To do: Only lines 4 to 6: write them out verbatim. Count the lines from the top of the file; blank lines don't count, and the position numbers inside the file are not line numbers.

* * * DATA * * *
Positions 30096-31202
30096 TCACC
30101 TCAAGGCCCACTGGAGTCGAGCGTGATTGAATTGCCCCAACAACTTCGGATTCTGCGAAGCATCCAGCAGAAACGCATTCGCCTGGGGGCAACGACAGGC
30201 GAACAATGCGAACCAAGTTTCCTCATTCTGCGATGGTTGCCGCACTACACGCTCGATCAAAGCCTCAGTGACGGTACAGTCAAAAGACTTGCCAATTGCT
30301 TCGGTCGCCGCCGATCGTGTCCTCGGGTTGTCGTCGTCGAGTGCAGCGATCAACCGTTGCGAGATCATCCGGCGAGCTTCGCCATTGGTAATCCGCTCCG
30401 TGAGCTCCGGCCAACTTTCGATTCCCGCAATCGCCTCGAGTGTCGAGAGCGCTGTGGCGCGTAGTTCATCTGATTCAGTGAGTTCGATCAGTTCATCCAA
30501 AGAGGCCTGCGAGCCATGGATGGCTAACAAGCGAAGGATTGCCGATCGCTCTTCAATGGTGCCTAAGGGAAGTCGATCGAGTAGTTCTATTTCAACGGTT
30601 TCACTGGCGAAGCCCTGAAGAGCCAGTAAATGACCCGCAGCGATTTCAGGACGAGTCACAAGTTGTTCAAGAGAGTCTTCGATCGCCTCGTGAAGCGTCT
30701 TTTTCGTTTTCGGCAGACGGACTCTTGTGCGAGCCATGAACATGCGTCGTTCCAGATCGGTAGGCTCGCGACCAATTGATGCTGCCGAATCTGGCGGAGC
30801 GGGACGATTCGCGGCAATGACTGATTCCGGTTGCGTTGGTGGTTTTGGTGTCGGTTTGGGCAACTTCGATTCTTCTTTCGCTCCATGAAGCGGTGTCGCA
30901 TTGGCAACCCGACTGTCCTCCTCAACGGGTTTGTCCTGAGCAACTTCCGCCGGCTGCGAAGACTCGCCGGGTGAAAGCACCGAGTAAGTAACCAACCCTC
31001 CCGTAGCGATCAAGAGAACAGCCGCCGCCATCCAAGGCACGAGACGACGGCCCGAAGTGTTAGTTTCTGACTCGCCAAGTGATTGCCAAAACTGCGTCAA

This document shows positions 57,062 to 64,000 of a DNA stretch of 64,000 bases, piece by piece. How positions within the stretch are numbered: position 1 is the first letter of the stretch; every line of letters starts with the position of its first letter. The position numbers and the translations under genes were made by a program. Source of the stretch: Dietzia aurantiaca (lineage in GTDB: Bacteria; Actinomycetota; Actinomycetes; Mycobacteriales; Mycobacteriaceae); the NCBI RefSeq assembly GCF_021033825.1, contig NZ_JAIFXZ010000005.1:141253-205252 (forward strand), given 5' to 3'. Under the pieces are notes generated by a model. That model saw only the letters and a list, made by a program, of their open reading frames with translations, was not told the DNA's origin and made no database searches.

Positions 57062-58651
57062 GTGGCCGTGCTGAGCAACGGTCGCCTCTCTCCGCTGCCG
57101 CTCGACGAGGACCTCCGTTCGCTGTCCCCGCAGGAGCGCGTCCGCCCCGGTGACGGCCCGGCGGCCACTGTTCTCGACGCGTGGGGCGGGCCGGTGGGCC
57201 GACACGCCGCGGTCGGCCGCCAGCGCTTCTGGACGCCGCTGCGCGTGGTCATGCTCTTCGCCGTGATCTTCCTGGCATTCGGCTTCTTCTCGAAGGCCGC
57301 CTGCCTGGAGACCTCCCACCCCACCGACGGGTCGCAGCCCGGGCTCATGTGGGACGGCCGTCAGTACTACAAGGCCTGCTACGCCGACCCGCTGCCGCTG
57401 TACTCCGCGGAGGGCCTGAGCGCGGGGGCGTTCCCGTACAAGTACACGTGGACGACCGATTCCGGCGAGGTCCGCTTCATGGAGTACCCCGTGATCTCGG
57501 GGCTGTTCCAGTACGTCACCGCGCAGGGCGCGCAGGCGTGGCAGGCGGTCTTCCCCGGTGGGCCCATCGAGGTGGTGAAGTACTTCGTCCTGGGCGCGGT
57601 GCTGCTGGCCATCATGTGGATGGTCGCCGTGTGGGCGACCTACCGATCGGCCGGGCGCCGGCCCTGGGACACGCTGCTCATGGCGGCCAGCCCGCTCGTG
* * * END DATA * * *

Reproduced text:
30201 GAACAATGCGAACCAAGTTTCCTCATTCTGCGATGGTTGCCGCACTACACGCTCGATCAAAGCCTCAGTGACGGTACAGTCAAAAGACTTGCCAATTGCT
30301 TCGGTCGCCGCCGATCGTGTCCTCGGGTTGTCGTCGTCGAGTGCAGCGATCAACCGTTGCGAGATCATCCGGCGAGCTTCGCCATTGGTAATCCGCTCCG
30401 TGAGCTCCGGCCAACTTTCGATTCCCGCAATCGCCTCGAGTGTCGAGAGCGCTGTGGCGCGTAGTTCATCTGATTCAGTGAGTTCGATCAGTTCATCCAA